Author(s): Ladak A, Olson J, Tredget EE, Gordon T
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Abstract Mesenchymal stem cells (MSCs) support axon regeneration across artificial nerve bridges but their differentiative capacity and ability to promote nerve regeneration remains unclear. In this study, MSCs isolated from bone marrow of Sprague-Dawley rats were characterized by plastic adherence and pluripotency towards mesodermal lineages. Isolated undifferentiated MSCs (uMSCs) were stimulated towards a Schwann cell (SC) phenotype using specific growth factors, and cell marker analysis was performed to verify SC phenotype in vitro. Differentiation resulted in temporally dependent positive immunocytochemical staining for the SC markers, glial fibrillary acidic protein (GFAP), S100, and nerve growth factor receptor (NGFR), with maximal marker expression achieved after 6days of treatment with differentiation media. Quantitative analysis demonstrated that ~50\% of differentiated MSCs (dMSCs) have a SC phenotype. Using an indirect co-culture system, we compared the ability of dorsal root ganglion (DRG) cells to extend neurites in indirect contact with uMSCs and dMSCs as compared to SCs. The mean values of the longest length of the DRG neurites were the same for the dMSCs and SCs and significantly higher than the uMSC and DRG mono-culture systems (p < 0.05). In vivo, compared to an empty conduit, dMSC seeded collagen nerve conduits resulted in a greater number of sciatic motoneurons regenerating axons through the conduit into the distal nerve stump. We conclude that bone marrow-derived MSCs differentiate into a SC-phenotype that expresses SC markers transiently and sufficiently to support limited neurite outgrowth in vitro and axonal regeneration equivalent to that of SCs in vitro and in vivo. The nerve autograft remains the most effective conduit for supporting regeneration across nerve gaps. Copyright © 2011 Elsevier Inc. All rights reserved.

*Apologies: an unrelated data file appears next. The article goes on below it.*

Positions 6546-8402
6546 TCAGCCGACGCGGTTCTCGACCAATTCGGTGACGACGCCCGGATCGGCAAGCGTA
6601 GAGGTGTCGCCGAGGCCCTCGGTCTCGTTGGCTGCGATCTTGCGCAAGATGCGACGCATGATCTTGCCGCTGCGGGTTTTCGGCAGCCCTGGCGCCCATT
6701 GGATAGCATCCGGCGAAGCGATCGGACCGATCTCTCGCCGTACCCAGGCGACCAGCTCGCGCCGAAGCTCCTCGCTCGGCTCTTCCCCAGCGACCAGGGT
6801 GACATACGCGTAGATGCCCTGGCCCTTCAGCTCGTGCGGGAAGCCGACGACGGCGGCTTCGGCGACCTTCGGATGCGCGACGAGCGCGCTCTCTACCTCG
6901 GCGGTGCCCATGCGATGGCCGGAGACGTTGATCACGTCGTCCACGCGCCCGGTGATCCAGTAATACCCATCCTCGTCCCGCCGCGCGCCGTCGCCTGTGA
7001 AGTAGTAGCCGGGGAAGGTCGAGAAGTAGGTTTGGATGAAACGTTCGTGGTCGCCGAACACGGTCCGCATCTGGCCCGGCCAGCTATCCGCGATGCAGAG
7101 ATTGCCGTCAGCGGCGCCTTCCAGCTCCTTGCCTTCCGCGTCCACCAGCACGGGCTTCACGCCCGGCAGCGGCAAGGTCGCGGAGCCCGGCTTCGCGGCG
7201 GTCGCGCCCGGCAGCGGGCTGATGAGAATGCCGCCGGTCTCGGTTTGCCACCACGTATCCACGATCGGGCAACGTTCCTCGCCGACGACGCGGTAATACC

This article was published in Exp Neurol
and referenced in International Journal of Neurorehabilitation